Whats the problem with the Skyrim slut shaming quest?

Isn't that, technically, par the course for a pseudo-medieval culture? Its not like Cyrodiil where everything is "civilized." This is the harsh northern territory we are talking about that is steeped in tradition and very "hand to mouth." Those cultures were never known to be open minded.
Yes, Skyrim is so "uncivilized" with respect to sexual prudery that it has an established temple to Dibella in a major holdfast, a sidequest to find the goddess' chosen Oracle, and an altar in the bloody *capital city* of Skyrim. It's totally cultural! Except for how it isn't. (Please don't get me on how the real life Vikings weren't that way either. Modern street prostitutes would consider what actual archaeology is finding was Viking women's dress too revealing, so...) Nor were the Vikings "medieval", and Skyrim is pretty clearly Viking-inspired.

The quest-giver in this instance is pissed at being asked to work to support the business that feeds her, and more to the point, angry that her promiscuous aunt dissed her wannabe boyfriend, so she wants a little revenge.
 

JudgeGame

New member
Jan 2, 2013
437
0
0
Polarity27 said:
maninahat said:
That's where the problem lies: Skyrim encourages players to take part in a behaviour that has become associated with the oppressors of womankind, by turning slut-shaming into a mission objective. As I mentioned in a previous post, game progression requires you to do this mission, and outside of not doing the Thief quests, there is no choice. You are expected to do this deed and get rewarded for it. In so doing, the player has to endorse slut-shaming as much as they endorse any of the other thief guild activities. Presumably, the devs thought you'd have as much fun doing this as killing or stealing.
Um. No, game progression absolutely does not require you to do this mission, nor is it a Thieves Guild quest or required to progress with the Thieves Guild. I'm sitting on a Nightingale who never did it and another working toward Nightingale who never did it. The Thieves Guild requires you to play the role of enforcer in a protection racket-- you have to go hassle business owners to pay their debts to the mob, basically. Haelga is one of the ones you need to collect from to progress as a thief. You can either beat her up, as with all three of the business owners, or you have an optional method of threatening her statue of Dibella (IIRC, you threaten her statue, break the Pawned Prawn guy's ugly sculpture, and threaten the Argonian innkeeper's family for the optional quests. Or, you can skip the optional persuasion methods and just hit them. Actually, depending on the order you did it in, the third merchant will usually hear about what you did with the other two and just hand you the cash. Haelga was my third, so she caved the minute I walked through the door.)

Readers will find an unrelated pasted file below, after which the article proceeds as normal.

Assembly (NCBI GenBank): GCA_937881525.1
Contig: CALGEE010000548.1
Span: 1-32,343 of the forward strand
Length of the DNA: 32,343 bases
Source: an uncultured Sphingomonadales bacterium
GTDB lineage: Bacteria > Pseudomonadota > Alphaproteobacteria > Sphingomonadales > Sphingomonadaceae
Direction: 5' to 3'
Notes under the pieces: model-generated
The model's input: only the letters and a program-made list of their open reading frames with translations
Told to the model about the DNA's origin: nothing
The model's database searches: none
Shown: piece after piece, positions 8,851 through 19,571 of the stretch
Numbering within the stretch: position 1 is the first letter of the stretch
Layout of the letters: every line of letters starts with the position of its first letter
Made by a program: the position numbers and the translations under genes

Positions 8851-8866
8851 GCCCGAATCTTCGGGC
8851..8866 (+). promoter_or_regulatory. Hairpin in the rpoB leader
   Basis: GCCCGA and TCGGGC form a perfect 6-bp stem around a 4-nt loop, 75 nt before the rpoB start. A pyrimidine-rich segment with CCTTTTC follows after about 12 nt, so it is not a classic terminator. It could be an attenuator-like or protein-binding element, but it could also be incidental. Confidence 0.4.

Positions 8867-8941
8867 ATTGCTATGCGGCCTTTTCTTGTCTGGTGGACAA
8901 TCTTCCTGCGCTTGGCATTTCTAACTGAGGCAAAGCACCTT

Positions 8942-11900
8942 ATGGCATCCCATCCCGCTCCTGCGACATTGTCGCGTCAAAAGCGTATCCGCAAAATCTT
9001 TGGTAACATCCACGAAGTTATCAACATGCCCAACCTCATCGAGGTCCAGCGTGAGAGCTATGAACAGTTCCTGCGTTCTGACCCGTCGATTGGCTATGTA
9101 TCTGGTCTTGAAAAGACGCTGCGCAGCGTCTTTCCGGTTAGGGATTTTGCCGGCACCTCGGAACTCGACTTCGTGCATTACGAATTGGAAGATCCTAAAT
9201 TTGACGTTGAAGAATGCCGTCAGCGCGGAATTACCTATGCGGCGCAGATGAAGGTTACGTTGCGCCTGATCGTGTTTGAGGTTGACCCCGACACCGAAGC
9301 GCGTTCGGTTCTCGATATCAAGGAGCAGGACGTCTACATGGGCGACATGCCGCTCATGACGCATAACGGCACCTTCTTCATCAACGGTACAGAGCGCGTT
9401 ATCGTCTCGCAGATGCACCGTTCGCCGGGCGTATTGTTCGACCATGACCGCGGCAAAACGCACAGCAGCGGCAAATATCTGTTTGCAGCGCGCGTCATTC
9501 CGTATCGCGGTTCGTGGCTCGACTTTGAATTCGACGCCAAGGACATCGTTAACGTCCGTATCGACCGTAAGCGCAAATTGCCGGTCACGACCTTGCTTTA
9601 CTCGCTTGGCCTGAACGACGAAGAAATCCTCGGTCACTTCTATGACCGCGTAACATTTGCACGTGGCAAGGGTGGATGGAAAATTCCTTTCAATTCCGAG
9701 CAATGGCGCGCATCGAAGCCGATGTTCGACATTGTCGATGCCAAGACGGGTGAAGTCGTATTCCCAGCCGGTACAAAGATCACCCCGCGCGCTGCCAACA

The slut-shaming quest is completely outside the Thieves Guild mission, it's simply a single quest from her (very grudgy) niece. You absolutely do *not* need to do it to progress in the game or with the Thieves. You can decline it and nothing happens to your game. I agree that it's a nasty quest, my first character did it and it's on my mental list of "quests that made me feel so oogy I'm never doing them again", but you're way overblowing it here. I really don't know what the devs intended, since on one hand they made Haelga kind of a joke character (look under her bed!) but on the other hand they made the niece who gives you the quest *really really clearly* lazy, unpleasant, ungrateful, and completely deluded about the sleazeball guy she has a fixation on.

TwistednMean said:
So the "isms" are only worth debating if there really is an issue. Accusing a woman of having three sexual partners in Skyrim? Sorry, folks, it's part of the narrative. Sure, it's sexist, but that's the Redguard's misguided social norms, apparently. You can disapprove of the Redguard's culture, but it doesn't give you the right to get offended.
Where are you people *getting* this stuff? I'm starting to think I'm the only person here who actually did this quest, and hung around the Bunkhouse listening to the character-to-character dialogue (I think I was doing something out of game at the time and forgot to pause, but still.) There are no Redguards involved with this quest! The shamer is a Nord. The woman with the three partners is a Nord. Further, there is a Redguard priestess of Dibella in Markarth (the only Redguard woman you can marry, in fact.) I can't imagine where you pulled Redguards from, since there's nothing in the game of which I'm aware that hints at sexual prudery in Hammerfell-- if you've got something that does, please show the receipts because it's *definitely* not this quest.

Ultratwinkie said:
Whats the problem with the Skyrim slut shaming quest?

Isn't that, technically, par the course for a pseudo-medieval culture? Its not like Cyrodiil where everything is "civilized." This is the harsh northern territory we are talking about that is steeped in tradition and very "hand to mouth." Those cultures were never known to be open minded.
Yes, Skyrim is so "uncivilized" with respect to sexual prudery that it has an established temple to Dibella in a major holdfast, a sidequest to find the goddess' chosen Oracle, and an altar in the bloody *capital city* of Skyrim. It's totally cultural! Except for how it isn't. (Please don't get me on how the real life Vikings weren't that way either. Modern street prostitutes would consider what actual archaeology is finding was Viking women's dress too revealing, so...) Nor were the Vikings "medieval", and Skyrim is pretty clearly Viking-inspired.

The quest-giver in this instance is pissed at being asked to work to support the business that feeds her, and more to the point, angry that her promiscuous aunt dissed her wannabe boyfriend, so she wants a little revenge.
I think it's overcomplicating the issue. It's not a question of should the quest exist or should it be skippable, it's a question of did the writer convey that slut-shaming a woman is wrong? If they didn't they are condoning slut-shaming. If this was unintended they are bad at their job and if it was intentional they hold misogynist views.

From the many reactions I've seen, I can only conclude the developers completely failed to convey slut-shaming a woman is wrong.